A HOSTILE Mitchell Johnson gave Australia the upper hand against the touring Sri Lankans yesterday but his top-order teammates were less than convincing on the first day of the Boxing Day Test at the MCG. With the game prised wide open by what is almost a third-choice Sri Lankan pace attack, the first three Australian batsmen had the chance to inflict even further misery on the visitors, who had only 156 runs to defend.
By stumps, Shane Watson (13) and Michael Clarke (20) were the unbeaten batsmen, with the score on 3-150, but Australia’s position could have been so much better after stunning the tourists with the ball earlier in the day. Dave Warner was ominous and hard to fault in his brave, but not crazy, dash from zero to 62 in 46 balls. Sticking to his tried and tested “see ball, hit ball” mantra, he peeled off eight fours and a six and had a century there for the taking before he fell for a pull-shot trap set the ball before.
Warner is in good shape – yesterday was his third half-century in as many innings. And while he may be viewed as a one-dimensional slogger it is worth remembering that in the second innings in Hobart his run rate was less than half of yesterday’s. He is much more than a crash-and-bash merchant. That he didn’t cash in at the MCG should bother him, but he won’t have as many regrets as Ed Cowan and Phil Hughes. Both will feel frustrated by what happened.
Hughes was on 10, stationary and ball-watching, when Cowan ran past him for a short single off a misfield. It’s the second time the recalled batsman has been involved in a run-out in as many Tests, but in the last game it was Warner who paid the price for the misunderstanding.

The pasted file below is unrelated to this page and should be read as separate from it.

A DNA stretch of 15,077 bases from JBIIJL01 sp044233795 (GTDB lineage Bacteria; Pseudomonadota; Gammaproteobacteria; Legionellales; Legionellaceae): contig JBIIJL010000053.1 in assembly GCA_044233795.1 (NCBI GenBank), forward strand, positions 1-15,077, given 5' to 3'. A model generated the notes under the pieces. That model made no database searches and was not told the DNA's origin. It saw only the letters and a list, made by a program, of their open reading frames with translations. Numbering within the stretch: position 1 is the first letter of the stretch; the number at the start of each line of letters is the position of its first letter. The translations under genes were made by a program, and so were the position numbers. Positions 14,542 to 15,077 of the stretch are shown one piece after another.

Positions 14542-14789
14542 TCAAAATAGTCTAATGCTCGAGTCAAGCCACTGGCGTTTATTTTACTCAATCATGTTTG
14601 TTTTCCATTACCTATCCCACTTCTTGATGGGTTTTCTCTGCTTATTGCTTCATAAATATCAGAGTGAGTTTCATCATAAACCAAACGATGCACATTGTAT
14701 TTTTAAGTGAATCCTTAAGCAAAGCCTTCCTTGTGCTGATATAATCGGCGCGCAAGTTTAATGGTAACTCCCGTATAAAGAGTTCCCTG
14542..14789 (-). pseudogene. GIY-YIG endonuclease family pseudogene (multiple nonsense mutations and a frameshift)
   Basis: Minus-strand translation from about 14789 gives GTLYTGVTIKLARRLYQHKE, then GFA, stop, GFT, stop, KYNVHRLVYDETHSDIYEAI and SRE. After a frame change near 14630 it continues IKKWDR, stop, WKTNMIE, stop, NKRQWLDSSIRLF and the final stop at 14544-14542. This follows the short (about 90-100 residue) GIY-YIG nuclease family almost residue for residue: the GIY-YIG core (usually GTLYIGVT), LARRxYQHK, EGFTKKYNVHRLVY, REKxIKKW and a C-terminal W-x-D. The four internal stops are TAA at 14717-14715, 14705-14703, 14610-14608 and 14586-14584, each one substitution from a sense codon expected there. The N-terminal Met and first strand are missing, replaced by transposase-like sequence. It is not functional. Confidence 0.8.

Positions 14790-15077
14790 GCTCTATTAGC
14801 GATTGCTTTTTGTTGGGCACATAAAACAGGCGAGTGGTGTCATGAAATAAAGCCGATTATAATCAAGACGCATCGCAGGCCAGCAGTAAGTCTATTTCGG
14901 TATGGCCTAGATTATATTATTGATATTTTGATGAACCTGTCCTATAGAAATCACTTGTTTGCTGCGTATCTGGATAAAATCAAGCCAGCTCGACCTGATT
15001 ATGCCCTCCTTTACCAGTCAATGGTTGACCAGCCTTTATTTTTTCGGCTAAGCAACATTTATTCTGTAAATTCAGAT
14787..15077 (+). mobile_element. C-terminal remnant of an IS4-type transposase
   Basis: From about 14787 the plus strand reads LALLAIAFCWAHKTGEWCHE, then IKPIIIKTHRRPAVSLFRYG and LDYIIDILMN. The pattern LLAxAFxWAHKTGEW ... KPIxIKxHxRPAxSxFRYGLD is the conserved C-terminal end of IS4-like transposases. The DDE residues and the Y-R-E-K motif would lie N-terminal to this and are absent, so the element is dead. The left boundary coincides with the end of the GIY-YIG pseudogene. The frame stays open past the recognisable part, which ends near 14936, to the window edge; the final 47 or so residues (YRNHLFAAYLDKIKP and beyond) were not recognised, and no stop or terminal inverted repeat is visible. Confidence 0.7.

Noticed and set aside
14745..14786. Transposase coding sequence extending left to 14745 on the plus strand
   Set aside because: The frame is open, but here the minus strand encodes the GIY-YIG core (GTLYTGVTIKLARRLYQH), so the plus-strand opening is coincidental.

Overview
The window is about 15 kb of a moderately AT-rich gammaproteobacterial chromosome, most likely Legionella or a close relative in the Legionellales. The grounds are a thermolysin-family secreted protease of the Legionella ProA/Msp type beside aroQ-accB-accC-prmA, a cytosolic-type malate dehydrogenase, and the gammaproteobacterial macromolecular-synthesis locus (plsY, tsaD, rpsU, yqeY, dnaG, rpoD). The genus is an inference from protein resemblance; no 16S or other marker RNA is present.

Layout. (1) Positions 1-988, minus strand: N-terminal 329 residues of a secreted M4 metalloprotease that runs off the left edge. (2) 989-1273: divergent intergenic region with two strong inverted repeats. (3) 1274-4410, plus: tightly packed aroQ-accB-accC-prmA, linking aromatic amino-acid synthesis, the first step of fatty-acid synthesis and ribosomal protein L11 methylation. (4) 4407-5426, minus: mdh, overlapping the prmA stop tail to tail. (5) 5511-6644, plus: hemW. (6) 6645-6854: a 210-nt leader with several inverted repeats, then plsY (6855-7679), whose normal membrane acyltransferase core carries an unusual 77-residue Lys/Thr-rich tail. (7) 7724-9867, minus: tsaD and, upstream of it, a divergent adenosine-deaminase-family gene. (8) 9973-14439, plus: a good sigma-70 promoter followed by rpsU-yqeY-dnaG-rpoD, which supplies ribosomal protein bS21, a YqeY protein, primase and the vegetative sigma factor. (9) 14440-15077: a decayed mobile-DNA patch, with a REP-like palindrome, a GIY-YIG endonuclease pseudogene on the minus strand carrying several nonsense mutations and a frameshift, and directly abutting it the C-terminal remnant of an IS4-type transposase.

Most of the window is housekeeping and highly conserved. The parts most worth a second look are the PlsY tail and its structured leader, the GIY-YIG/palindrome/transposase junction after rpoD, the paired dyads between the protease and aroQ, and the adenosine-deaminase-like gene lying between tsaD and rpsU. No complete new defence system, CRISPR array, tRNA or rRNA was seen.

When you are trying to rebuild your career, as Hughes is, you cannot afford those sorts of dismissals. Having two wickets fall in reasonably quick succession, the onus was on Cowan (36) to hang around, but he was gone before another run was added, slicing a cut shot straight to Mahela Jayawardene at second slip from the bowling of Dhammika Prasad. It wasn’t that bad a shot, but it was that good a catch.
Cowan is in good form, but is leaving runs out in the middle uncollected. He has a century and two 50s from the previous four Tests this summer and should have helped himself to a bit more of that action yesterday.
Australia will look to establish a big lead today. Earlier, the new-look Australian pace attack had romped through a half-hearted Sri Lankan batting attack.
Mitchell Johnson celebrated his second recall of the summer while Jackson Bird did his best to make Mitchell Starc feel all the more miserable for missing out. The paceman, who finished with 2-32, made sure his debut was one to remember, removing opener Dimuth Karunaratne (5) with just the 10th ball of his Test career.
Johnson took the new ball, pitched up early and made the next breakthrough, removing Dilshan Tillakaratne (11) with a delivery the batsman played all around. “That was the ball I wanted to bowl to him,” the left-armer said later. “I think I have got him out playing that same shot – he swings pretty hard at it – that was the ball I was trying to set him up with.”
Kumar Sangakkara (58) was the only Sri Lankan batsman to offer any resistance or show any sustained ability to chose the right shot. On the way to his half-century he became the 10th and equal-fastest batsman to 10,000 runs (195 innings).
At one stage, he cover drove Johnson for a series of fours and, while the bowler said he would prefer a full delivery to a short one finding the boundary, shortened his length in the second session and picked up three more wickets. The last of these, Sangakkara, gave him his 200th in Test match cricket.
“Later on I thought I could use those shorter balls,” Johnson said. “The wicket was a bit tennis-bally and, speaking to Michael, he said to use the short ball a little more often and get that fuller ball up there for the drive. It worked for me today, but I think we worked well as a bowling unit.”
Sri Lanka coach Graham Ford said after the match the side was disappointed to be “back to playing catch-up” and admitted his batsmen were indecisive about when to “defend, attack or leave”. He dismissed suggestions a pre-Test clash between Sangakkara, the team manager and the board had impacted on the performance.